archival and resource material for human powered recumbent tricycles

ICE Full Fat: a great trike in search of a great tire!

ICE Full Fat no tires 1

When viewing the ICE Full Fat trike without tires, it becomes quite evident that without rubber on the wheels, the trike no longer serves any functional purpose. I have ridden this backcountry vehicle enough to say that I am extremely impressed with its superior ability to roam off the pavement where standard recumbent tricycles simply can never venture. This ICE trike, and other fatrikes like it, allow heretofore unheard of adventures on three wheels. Yet, when we view this incredible trike without tires, we realize that it can go nowhere – it just sits in one place, looking like some antique invention. The utter importance of tires cannot be overstated!

So, here we have the Inspired Cycle Engineering company manufacturing a trike that has few limits to travel, yet it depends entirely upon another company producing a tire that allows the trike to live up to its full potential. Essentially, ICE is at the mercy of tire manufacturers, for without them, they have no useful product. What I find quite disturbing is that due to the inferior quality of the Schwalbe Jumbo Jim tire, the trike comes up looking inept, which, of course, it is not. Quite the opposite – this trike is awesome! The huge downside is that until a tire manufacturer makes a tire that does not consistently and quickly go flat from tiny thorns in the bushes, the ICE trike can only be ridden on dirt roads, snow, or sandy terrain (in addition to pavement, of course).

The ICE Full Fat is held back ONLY because it depends on the tires to be useful for adventures into the wilds. ICE is so very close to the perfect adventure machine. Unfortunately, until ICE makes its own tire at the same quality level as its trike, or until ICE partners with a tire company to make a tire worthy of the Full Fat, this compromise state will remain in existence, leaving riders having to frequently and regularly repair or replace tubes. If we use the Schwalbe Jumbo Jim as a measuring assessment, tubes will need replacing with each flat incident, because the tires are so thin that multiple thorns penetrate the inner tube, creating a situation where patching many tiny holes is not a viable option. This gets expensive over time.

NOTE TO ICE: Please, allow your trike to be ALL it can be! Do whatever you can to assure serious backcountry riders adventures that are not brought to a sudden halt because of little thorns on the ground. Partner with VEE Tire Company, or another manufacturer, to make the ultimate backcountry tire, which, until you created the Full Fat, was never needed before. Now it IS needed desperately! The new tire could be called the Full Fat, in honor of your Full Fat trike. You make an unbelievably capable vehicle – please give your customers the option to have an equally capable tire. As you can see in the photo, your trike is useless for backcountry adventures without functional and dependable tires – make this happen so that your loyal customers can confidently ride your trike without limits. Thank you very much!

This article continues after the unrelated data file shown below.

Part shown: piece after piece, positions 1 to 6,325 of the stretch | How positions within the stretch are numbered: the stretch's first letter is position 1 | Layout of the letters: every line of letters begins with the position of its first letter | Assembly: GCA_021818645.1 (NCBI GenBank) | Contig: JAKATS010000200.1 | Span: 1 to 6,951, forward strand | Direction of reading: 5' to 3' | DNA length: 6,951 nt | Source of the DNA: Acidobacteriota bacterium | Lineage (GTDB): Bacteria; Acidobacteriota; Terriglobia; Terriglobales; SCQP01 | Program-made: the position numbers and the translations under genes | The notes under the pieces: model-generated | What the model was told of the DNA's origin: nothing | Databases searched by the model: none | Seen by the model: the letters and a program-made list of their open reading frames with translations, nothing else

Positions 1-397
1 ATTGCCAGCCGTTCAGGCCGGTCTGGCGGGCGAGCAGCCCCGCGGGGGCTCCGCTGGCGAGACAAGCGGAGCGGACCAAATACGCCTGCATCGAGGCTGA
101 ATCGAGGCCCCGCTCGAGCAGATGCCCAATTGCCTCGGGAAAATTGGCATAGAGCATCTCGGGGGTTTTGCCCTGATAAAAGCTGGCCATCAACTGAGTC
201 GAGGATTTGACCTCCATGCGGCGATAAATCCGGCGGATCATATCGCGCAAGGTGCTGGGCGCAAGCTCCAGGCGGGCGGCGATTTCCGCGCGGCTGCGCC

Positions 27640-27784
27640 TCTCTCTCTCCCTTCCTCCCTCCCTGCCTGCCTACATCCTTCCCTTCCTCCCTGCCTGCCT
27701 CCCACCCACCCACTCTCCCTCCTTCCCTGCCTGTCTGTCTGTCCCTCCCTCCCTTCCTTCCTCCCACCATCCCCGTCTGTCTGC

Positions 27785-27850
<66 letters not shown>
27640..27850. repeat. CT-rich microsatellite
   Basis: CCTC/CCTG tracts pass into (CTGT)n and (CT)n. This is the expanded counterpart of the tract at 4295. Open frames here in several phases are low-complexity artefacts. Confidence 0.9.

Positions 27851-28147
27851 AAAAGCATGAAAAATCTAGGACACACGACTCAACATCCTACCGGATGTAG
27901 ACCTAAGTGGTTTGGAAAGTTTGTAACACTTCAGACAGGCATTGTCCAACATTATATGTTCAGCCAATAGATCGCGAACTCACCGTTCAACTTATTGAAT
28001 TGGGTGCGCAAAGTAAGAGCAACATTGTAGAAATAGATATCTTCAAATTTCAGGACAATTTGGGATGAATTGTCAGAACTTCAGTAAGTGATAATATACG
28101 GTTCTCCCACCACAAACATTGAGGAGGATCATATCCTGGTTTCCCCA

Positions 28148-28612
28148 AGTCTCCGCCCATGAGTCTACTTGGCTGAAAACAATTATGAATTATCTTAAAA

ICE Full Fat no tires 3


6 responses

  1. Bob Devlin

    I kind of like the looks of those rims without tires. Why not skip tires altogether and just drill some screws through the rims from the inside and presto, you have traction! You have a suspension system so shouldn’t be a problem on dirt. And you are saving all that extra weight. Probably not so good on pavement, though.

    November 28, 2015 at 9:44 am

  2. George McCloskey

    Did you ever consider using “Slime” inside the tube? I ran over a cactus with a zero turn mower and the front tires survived but the rear tires deflated slowly. I added “Slime” to both rear tires, inflated them…. and it was fixed. There were a lot of cactus spine holes and the “Slime” sealed them. Nothing ventured, nothing gained. George (the Catrike 700 Guy)

    Prevent and repair flat tires with slime tube sealant
    Instantly seals puncture up to 1/8 inch (3mm) using FibroSeal technology
    Non-toxic and water soluble
    Carries the slime satisfaction guarantee

    November 28, 2015 at 2:39 pm

  3. George McCloskey

    This is the Amazon link that I meant to post…

    November 28, 2015 at 2:43 pm

  4. Marcel

    Hi Steve,

    Here a review of different Slime products. Watch Stan’s amazing video! Only for tubeless though.

    Stan’s video;

    Here Schwalbe Doc Blue. I t says it is produced also by Stan’s NoTubes! This is for tubes also. Works quite long. Best results for about 3 months I heard from an expert travel bikeshop in The Netherlands.

    Personally I wouldn’t trie Slime in a Tubeless system. It can get a bit messy on the rims I think, although they use a protective liner to prevent this from happening.

    From what I read Joe’s Super Sealent or Doc Blue is best for small leaks.